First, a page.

Land's End: Capitalist Relations on an Indigenous Frontier (Paperback)Tania Murray Li (author)
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The book challenges complacent, modernization narratives promoted by development agencies that assume inefficient farmers who lose out in the shift to high-value export crops can find jobs elsewhere. Decades of uneven and often jobless growth in Indonesia meant that for newly landless highlanders, land's end was a dead end. The book also has implications for social movement activists, who seldom attend to instances where enclosure is initiated by farmers rather than coerced by the state or agribusiness corporations. Li's attention to the historical, cultural, and ecological dimensions of this conjuncture demonstrates the power of the ethnographic method and its relevance to theory and practice today.
Publisher: Duke University Press
Number of pages: 240
Weight: 336 g
Dimensions: 229 x 152 x 15 mm
"Every so often we have the privilege of reading a book that, like Tania Li's Land's End, radically realigns our thinking on pressing problems. Li combines a nuanced analysis of long-term ethnographic data and a straightforward, yet sophisticated, theoretical framework to prod us to reexamine an issue that is hardly unique to Indonesia: how have landless rural people been left behind in the march toward capitalist agricultural production and market expansion?" -- Sarah Lyon * Anthropological Quarterly *
"This text adds deep and valuable ethnographic insight to existing narratives of the emergence of capitalist relations in indigenous societies. It rightfully challenges structuralist accounts of primitive accumulation using detailed ethnographic data. As such, it should be read, and likely will be, beyond the borders of development studies and anthropology." -- Christopher Webb * Canadian Journal of Development Studies *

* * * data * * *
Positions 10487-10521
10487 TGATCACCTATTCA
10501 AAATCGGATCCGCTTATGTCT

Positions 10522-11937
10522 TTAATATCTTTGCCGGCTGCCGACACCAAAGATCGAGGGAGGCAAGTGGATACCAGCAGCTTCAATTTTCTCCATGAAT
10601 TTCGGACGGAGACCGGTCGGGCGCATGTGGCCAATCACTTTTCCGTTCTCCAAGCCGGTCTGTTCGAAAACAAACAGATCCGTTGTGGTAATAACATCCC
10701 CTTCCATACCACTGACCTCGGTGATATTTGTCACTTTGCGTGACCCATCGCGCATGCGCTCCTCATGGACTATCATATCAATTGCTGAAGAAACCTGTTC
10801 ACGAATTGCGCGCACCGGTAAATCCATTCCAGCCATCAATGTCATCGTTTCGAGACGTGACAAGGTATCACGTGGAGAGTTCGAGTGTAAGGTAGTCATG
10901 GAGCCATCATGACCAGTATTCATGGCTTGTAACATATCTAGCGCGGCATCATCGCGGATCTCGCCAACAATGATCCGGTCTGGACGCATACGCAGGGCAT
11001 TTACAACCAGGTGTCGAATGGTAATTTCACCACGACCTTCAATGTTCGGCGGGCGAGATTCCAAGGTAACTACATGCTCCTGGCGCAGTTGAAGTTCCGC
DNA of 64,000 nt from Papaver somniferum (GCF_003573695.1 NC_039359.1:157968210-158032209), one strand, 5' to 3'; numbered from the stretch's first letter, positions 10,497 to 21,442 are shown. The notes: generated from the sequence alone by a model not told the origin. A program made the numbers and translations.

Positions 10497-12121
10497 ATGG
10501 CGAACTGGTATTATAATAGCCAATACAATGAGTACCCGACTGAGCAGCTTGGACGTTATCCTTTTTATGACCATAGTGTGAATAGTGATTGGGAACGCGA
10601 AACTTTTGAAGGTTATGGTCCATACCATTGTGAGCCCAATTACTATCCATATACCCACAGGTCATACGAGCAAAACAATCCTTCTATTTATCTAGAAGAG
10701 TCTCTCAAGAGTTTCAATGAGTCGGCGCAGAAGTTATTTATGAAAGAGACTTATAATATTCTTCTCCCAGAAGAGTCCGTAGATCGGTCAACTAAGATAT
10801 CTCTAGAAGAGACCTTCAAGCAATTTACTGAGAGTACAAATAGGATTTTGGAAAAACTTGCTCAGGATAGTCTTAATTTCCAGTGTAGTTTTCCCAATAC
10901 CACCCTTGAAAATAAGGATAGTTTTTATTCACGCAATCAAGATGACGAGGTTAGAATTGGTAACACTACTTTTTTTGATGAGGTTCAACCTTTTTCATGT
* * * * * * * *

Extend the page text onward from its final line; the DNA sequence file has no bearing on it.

"Land's End is book of delicate power, almost a laboratory account of how capital seizes hold and transforms the latticework of social relations through an almost banal process of 'erosion', where the bearers of capital, unrecognized, participate in the re-invention of their own 'subject' position. ... Aided by artful ethnography, Land's End crafts a strange yet deeply familiar world. Many sedimentary views are felled along the way, gently but firmly. Notions of indigeneity, frontier, custom, moral economy, primitive accumulation, transition, development, and citizenship, all come in for scrutiny and are left rattled." -- Vinay Gidwani * Antipode *
"The combination of the ethnographic longevity of her work with the theoretical sophistication of her analysis results in a provocative account of growing inequality and dynamic capitalist relations. The case studies and stories Li relates bring these elements to life, but the implications stretch far beyond the Lauje highlands." -- Susan M. Darlington * American Ethnologist *
"Land's End is a very fine book indeed. Tania Murray Li has written one of those studies-all too few in number-which, while empirically focused, builds an argument that will resonate with scholars working across widely differing contexts." -- Jonathan Rigg * Pacific Affairs *
"Land's End operates at a compelling theoretical interspace very much needed in contemporary accounts of globalization. . . . In short, it's really good anthropology." -- Shane Greene * American Anthropologist *
"Land's End is a thorough and compelling piece of ethnographic scholarship. Written in very accessible narrative style, but appropriately grounded in social theory, it is a great read for social scientists, graduate and undergraduate students, rural development practitioners, and inquisitive nonacademics." -- Ramzi Tubbeh * Rural Sociology *
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